John GurdonThe Wellcome Trust/Cancer Research UK Gurdon Institute, The Henry Wellcome Building of Cancer and Developmental Biology, University of Cambridge, Cambridge, UK F1000 Faculty Member (since 02 March 2011)
Distinguished Group Leader and Emeritus Professor in the Zoology Department
After attending Eton College, Gurdon went up to Christ Church, Oxford, to study classics but switched to zoology. For his PhD he studied nuclear transplantation in the frog Xenopus with Michael Fischberg at Oxford, and then did postdoctoral work at Caltech.
• Fellow of the Royal Society (1971)
• Wolf Prize in Medicine (1989)
• Knighthood (1995)
• Albert Lasker Basic Medical Research Award (2009)
• Nobel Prize in Physiology or Medicine 2012, held jointly with Shinya Yamanaka, for the discovery that mature cells can be reprogrammed to become pluripotent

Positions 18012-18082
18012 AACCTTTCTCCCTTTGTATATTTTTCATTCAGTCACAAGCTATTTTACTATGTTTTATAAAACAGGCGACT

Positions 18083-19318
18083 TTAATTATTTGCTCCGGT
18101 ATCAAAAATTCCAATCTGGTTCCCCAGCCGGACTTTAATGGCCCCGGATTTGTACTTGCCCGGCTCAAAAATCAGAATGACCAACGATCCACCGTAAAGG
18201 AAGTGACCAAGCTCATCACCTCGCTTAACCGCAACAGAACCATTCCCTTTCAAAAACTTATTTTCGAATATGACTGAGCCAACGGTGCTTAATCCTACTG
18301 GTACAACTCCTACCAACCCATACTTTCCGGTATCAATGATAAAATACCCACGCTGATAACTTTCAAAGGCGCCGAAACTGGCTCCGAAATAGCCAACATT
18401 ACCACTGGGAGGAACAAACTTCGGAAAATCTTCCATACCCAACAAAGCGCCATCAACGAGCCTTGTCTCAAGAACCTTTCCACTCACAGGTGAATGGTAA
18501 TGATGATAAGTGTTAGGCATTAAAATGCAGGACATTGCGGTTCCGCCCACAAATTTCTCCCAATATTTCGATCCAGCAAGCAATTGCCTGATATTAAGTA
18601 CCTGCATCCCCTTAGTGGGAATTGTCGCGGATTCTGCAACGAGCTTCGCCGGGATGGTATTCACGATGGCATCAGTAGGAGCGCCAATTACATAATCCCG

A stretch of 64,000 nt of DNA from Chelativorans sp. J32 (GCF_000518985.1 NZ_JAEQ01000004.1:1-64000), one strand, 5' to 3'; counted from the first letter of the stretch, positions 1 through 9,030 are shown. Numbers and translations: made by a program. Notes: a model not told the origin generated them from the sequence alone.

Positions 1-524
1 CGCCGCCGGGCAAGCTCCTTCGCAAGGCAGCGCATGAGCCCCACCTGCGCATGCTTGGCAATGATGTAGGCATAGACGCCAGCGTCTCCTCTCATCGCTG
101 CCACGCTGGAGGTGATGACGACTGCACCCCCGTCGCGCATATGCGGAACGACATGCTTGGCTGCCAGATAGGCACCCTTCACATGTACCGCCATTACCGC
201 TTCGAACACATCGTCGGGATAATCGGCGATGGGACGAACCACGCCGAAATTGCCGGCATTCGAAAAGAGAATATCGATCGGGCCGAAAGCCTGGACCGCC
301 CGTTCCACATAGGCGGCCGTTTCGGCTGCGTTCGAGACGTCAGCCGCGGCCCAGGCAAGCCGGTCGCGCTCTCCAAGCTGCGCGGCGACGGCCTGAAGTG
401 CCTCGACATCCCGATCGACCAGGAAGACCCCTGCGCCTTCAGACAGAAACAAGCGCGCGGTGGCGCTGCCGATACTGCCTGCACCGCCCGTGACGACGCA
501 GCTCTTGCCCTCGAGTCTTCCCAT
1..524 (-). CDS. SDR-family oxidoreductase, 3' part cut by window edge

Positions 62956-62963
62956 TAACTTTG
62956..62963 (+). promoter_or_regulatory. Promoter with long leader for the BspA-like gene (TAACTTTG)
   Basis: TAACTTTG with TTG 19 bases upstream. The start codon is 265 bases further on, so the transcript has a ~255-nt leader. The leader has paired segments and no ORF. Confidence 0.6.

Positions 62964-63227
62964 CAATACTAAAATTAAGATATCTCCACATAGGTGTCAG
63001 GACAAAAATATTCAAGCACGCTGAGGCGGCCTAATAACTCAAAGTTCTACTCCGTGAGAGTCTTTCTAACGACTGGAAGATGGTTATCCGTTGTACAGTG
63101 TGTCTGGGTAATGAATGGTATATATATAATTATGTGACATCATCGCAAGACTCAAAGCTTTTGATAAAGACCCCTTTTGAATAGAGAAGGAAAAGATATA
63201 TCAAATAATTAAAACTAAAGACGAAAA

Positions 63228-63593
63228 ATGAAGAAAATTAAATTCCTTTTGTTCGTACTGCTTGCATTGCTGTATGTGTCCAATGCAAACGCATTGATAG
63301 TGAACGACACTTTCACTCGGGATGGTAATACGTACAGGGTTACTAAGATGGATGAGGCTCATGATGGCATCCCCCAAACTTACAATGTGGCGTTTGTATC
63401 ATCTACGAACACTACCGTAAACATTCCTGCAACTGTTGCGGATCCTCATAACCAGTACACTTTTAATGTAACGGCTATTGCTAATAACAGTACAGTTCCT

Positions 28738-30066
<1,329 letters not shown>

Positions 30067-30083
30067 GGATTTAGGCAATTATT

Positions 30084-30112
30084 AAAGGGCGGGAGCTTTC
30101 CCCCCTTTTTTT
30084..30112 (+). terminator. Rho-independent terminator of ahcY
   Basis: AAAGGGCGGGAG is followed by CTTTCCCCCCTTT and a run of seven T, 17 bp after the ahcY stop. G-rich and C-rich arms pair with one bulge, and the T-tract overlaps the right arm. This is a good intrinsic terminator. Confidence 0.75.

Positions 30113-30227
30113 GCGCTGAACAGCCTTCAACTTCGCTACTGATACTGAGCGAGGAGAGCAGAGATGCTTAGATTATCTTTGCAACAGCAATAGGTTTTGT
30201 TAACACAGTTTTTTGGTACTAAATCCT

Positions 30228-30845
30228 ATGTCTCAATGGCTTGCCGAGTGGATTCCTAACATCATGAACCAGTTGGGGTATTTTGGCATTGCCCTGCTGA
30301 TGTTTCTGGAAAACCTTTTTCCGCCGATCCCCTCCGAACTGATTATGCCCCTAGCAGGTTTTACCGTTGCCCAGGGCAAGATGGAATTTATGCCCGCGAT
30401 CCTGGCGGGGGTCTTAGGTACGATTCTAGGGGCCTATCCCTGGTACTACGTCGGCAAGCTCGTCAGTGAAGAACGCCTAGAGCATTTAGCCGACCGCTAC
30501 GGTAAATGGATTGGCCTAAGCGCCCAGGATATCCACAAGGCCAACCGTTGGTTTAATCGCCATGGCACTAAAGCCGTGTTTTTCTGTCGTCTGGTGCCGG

Chromatin regulation in transcription and splicing, and cell polarity establishment and transduction.
We are trying to find ways of obtaining embryo cells from the cells of an adult. The eventual aim is to provide replacement cells of all kinds starting from usually obtainable cells of an adult individual. For example, we would like to be able to find a way of obtaining spare heart or brain cells from skin or blood cells. The important point is that the replacement cells need to be from the same individual, to avoid problems of rejection and hence of the need for immunosuppression. We are trying to identify the molecules and mechanisms by which eggs can reverse the process of specialization, so as to derive embryo cells from adult skin cells.
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